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Children have a drive to do things on their own. This is a healthy part of normal child development. As children grow, they can learn to do more and more tasks.

Child care providers can help young children become independent by allowing and encouraging them to do things by themselves whenever possible. This will mean that they learn so much from doing things for themselves. When children practice skills such as feeding and dressing themselves, they refine their large and small motor skills, gain confidence and build their self-esteem. There are four main types of skills:

  • Self-feeding.¬† Encourage children to practice feeding themselves from infancy on. Begin by offering older infants finger foods. Introduce a spoon and fork and give children plenty of time to practice. Let children be as independent as possible during mealtimes. Give them the tools they need to be successful such as child-sized utensils and small cups with handles and spouts (such as measuring cups) for pouring. Encourage children to try for themselves but provide help and encouragement when needed so they don’t get frustrated. Use clothing protectors such as a bib or smock.
  • Independent dressing and grooming. Encourage children to dress and groom by themselves; just provide minimal assistance. Begin with older infants and toddlers by encouraging them to help pull socks on and off, pull up pants after diapering and help put their arms through sleeves. As children get older, encourage them to dress themselves but help with challenging steps such as zipping and buttoning.
  • Hygiene and toileting . Look for signs of readiness for toileting. Encourage children learning to use the toilet to climb on and off the toilet seat, pull clothing up and down, and wash their hands independently. Also teach children how to brush their teeth after meals. Be ready to provide support and help if they need it.¬†Encouraging children to take care of everyday hygiene routines and to use the toilet independently helps them learn how to become more self-sufficient, and frees up your time to help children with other activities.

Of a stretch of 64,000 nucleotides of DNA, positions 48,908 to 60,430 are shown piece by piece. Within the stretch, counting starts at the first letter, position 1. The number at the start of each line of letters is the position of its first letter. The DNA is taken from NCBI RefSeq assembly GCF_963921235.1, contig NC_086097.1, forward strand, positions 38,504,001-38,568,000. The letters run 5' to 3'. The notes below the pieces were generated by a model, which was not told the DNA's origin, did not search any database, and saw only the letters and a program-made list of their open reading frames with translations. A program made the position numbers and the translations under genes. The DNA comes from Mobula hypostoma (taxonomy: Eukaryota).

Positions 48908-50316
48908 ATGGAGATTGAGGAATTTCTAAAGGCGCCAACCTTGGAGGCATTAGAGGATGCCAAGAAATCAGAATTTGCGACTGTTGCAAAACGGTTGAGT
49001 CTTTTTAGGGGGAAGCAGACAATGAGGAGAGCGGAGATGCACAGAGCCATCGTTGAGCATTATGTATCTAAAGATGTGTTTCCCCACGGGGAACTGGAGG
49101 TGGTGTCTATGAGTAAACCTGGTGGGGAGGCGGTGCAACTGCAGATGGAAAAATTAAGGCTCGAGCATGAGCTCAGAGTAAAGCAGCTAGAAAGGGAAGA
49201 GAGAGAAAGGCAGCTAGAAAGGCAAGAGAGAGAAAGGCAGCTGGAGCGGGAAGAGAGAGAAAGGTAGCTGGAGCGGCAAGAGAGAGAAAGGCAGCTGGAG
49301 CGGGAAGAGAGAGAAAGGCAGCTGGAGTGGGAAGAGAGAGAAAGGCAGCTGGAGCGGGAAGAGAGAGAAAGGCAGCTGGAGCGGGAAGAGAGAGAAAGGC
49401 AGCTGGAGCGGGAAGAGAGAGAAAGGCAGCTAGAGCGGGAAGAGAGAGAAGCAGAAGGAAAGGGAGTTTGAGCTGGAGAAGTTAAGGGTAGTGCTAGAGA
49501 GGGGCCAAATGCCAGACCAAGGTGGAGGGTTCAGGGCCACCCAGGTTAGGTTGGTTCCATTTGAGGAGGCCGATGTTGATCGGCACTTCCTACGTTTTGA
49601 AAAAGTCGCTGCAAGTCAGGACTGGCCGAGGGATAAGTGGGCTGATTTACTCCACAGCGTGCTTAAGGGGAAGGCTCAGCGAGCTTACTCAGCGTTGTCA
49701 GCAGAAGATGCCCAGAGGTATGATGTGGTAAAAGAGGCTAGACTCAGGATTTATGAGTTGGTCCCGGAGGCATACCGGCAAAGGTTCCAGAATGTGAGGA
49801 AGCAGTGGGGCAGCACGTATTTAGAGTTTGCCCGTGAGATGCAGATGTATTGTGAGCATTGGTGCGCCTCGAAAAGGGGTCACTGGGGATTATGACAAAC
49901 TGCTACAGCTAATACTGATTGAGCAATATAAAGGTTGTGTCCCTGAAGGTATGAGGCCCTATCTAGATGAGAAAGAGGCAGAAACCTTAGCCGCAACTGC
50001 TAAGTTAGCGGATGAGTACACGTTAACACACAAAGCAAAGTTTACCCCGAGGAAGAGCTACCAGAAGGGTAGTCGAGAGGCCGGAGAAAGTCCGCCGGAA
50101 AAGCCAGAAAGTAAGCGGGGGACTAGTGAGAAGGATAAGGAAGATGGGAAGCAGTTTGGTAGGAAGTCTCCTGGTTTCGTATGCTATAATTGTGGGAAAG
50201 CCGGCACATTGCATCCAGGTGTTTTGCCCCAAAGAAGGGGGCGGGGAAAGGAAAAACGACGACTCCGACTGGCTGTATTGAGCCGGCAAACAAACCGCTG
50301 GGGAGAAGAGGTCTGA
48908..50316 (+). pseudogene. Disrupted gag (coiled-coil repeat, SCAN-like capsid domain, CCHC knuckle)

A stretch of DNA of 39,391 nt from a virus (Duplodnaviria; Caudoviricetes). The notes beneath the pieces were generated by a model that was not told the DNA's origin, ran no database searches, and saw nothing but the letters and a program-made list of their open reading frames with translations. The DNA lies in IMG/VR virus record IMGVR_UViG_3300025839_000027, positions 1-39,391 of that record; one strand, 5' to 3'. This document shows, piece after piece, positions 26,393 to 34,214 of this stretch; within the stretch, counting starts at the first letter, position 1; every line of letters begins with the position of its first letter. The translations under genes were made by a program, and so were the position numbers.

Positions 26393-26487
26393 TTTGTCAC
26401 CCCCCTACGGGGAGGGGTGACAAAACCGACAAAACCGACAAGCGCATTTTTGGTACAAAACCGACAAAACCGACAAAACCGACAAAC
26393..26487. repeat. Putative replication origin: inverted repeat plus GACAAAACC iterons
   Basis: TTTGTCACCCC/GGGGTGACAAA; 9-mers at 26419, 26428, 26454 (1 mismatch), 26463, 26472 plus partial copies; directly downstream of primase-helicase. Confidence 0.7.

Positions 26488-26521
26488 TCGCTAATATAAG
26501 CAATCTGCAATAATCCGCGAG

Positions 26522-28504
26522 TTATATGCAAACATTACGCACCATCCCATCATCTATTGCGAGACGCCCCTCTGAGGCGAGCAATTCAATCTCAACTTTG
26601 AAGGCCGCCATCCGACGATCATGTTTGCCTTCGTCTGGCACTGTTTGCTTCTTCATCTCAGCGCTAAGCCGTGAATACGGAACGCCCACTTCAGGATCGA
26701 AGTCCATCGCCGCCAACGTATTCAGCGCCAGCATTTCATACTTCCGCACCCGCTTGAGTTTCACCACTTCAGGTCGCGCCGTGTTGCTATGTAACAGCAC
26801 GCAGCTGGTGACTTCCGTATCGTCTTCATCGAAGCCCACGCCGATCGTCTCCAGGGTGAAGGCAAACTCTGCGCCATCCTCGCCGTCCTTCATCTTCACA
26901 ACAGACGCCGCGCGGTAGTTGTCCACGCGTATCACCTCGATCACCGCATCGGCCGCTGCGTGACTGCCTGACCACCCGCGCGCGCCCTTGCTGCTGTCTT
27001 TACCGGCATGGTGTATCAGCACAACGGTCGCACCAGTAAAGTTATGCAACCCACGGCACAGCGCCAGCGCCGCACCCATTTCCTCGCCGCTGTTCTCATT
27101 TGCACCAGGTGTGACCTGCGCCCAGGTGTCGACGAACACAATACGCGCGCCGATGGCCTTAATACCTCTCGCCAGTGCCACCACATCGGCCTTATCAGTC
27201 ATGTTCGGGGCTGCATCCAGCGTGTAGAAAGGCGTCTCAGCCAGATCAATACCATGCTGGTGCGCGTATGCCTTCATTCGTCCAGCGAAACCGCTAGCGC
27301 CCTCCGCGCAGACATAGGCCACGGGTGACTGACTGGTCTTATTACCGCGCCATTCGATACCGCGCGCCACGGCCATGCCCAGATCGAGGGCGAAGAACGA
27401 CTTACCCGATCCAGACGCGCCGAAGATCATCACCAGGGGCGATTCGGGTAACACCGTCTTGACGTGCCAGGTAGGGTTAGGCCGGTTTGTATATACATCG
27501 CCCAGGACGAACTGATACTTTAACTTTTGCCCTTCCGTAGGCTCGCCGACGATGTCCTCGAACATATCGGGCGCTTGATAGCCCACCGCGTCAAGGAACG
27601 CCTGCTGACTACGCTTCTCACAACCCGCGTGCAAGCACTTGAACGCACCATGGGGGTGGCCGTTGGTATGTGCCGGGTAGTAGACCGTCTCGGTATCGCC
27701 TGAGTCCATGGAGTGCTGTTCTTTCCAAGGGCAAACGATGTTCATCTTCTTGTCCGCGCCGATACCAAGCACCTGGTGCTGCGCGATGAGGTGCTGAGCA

• Helping with daily chores like table setting and picking up toys. Encourage children to help with clean-up early on. Give toddlers responsibility for placing napkins or utensils on the table. Encourage children to begin clearing their own plates when they are old enough to carry them without dropping them. When children are involved in regular chores starting before the age of 4, they tend to be more independent in early adulthood than children without the experience of helping out.

Life skills are worth the time and effort. The secret to success is to give children age-appropriate experiences and provide the appropriate support to help them be successful. Offer opportunities for children to develop these skills and give them ample time to work on these important tasks.